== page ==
Civic Learning and Democratic Engagement (CLDE) means promoting the education of students for engaged citizenship through democratic participation in their communities, respect and appreciation of diversity, applied learning and social responsibility. The CLDE focus area supports discussion, educational programming, and professional development to help student affairs professionals provide students with the knowledge, skills, and abilities to make a difference in their communities. To enhance and develop your understanding of CLDE, this focus area shares information from NASPA’s Lead Initiative, knowledge communities, NASPA conferences and events, and research and publications.
The CLDE focus area draw expertise from NASPA's members through the Lead Initiative as well as the Student Affairs Partnering with Academic Affairs Knowledge Community's working group: Service-Learning and Community Engagement (SLCE).
Coming March 2017 – Available for Pre-Order
Engagement and Employability examines the central role student affairs plays in helping students gain and articulate career skills through cocurricular experiences. It…Buy
While the responsibility of this task is shared among faculty, administrators, policymakers, and community leaders, the brief argues that student affairs leadership is crucial to institutionalizing civic learning and…Buy
This Legal Links issue on responding to campus protests offers student affairs professionals a resource for addressing campus protests while honoring First Amendment principles of free speech, promoting inclusion, and maintaining…Buy
What should college and university administrators do when the First Amendment seemingly conflicts with tightly held institutional values? Should administrators block, discourage, or attempt to adjudicate speech because it…Buy
During the late 1960s and early 1970s, a powerful new force, student activism, appeared on the campuses of America's colleges and universities. Student Freedom In American Higher Education brought…Buy
This updated set of Professional Competency Areas is intended to define the broad professional knowledge, skills, and, in some cases, attitudes expected of student affairs professionals regardless of their…Buy
Developed by experienced student affairs leaders who have successfully implemented cultures of evidence on their campuses, this tutorial offers practical advice and concrete examples of how to plan, create,…Buy
NASPA recognizes its campuses for promoting civic learning and democratic engagement with the following awards and initiatives:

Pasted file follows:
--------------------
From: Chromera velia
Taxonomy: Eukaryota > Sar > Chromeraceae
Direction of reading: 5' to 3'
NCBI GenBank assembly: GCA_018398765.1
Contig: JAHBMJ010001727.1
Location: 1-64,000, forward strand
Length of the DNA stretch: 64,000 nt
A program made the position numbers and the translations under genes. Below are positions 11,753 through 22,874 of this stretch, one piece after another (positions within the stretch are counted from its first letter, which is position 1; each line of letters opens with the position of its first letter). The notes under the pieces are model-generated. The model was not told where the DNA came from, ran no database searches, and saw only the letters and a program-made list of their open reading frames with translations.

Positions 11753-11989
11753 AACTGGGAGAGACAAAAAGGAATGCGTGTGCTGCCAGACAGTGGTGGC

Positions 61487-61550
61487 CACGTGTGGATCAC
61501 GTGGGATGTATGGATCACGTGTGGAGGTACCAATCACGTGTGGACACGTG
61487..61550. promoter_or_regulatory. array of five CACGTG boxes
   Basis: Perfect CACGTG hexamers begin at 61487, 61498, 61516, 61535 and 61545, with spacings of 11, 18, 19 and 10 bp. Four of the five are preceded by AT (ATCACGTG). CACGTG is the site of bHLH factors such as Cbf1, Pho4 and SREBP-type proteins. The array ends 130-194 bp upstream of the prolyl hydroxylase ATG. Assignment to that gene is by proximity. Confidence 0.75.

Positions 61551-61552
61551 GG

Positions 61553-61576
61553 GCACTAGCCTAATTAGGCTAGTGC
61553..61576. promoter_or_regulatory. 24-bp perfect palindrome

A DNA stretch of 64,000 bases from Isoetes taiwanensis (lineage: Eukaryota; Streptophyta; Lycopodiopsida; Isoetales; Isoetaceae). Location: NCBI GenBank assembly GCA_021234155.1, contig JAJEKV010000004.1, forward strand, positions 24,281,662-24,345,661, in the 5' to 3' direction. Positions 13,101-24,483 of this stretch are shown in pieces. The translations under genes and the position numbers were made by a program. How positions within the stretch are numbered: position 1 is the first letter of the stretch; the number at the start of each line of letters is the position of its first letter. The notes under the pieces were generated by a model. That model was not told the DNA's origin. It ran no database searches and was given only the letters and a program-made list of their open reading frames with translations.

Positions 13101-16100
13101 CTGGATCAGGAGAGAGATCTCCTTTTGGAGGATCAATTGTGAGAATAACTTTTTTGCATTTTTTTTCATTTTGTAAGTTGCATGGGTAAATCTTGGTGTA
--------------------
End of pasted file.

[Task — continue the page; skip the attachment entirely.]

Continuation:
Often when we are in the moment of facilitating our programs we ask and answer a gamut of questions. What can be done to improve the program or event right now? What are outside forces affecting the program that was not anticipated? Are our efforts making a difference? Why or why not? How can we make a bigger difference for our community in the future? The answers to these questions, however, often are only found useful in the execution of future programs and that is only if recalled from memory often enough.
If you have ever been in a committed partnership, you probably have come to realized that mutual respect, trust, and communication tend to be major “keys” to a successful relationship. And like many aspects of our lives, these “keys” transcend both our personal and professional lives. For me, in my professional role as the Director of Sorority and Fraternity Life at the University of South Dakota, these lessons have been utilized in a variety of ways to build essential partnerships with the constituents I serve. But too often, when we (I) hear the word constituents, we tend to forget about our off-campus partners with the community; until of course, they come knocking at our door at 2am-sometimes literally. Particularly if we are not native to the town, city or community we have been placed; and those community partners are not in our network of professional “friends” yet.
The 2017 Civic Learning & Democratic Engagement (CLDE) meeting organized by the American Democracy Project (ADP), the Democracy Project (TDC) and NASPA - Student Affairs Administrators in Higher Education, is continuing the conversation set forth during the #CLDE16 meeting by introducing our emergent theory of change adapted from elements of the 2012 A Crucible Moment report. We encourage attendees to reflect on how to build campus cultures that enhance the following threads of our work: civic ethos, civic literacy and skill building, civic inquiry, civic action and civic agency.
The question remains, though, how active is the Le Moyne College community? Are we building capacity, utilizing new methods to raise funds and awareness for these community organizations or are we stuck in a rut of doing the same thing? Are we expanding to other organizations?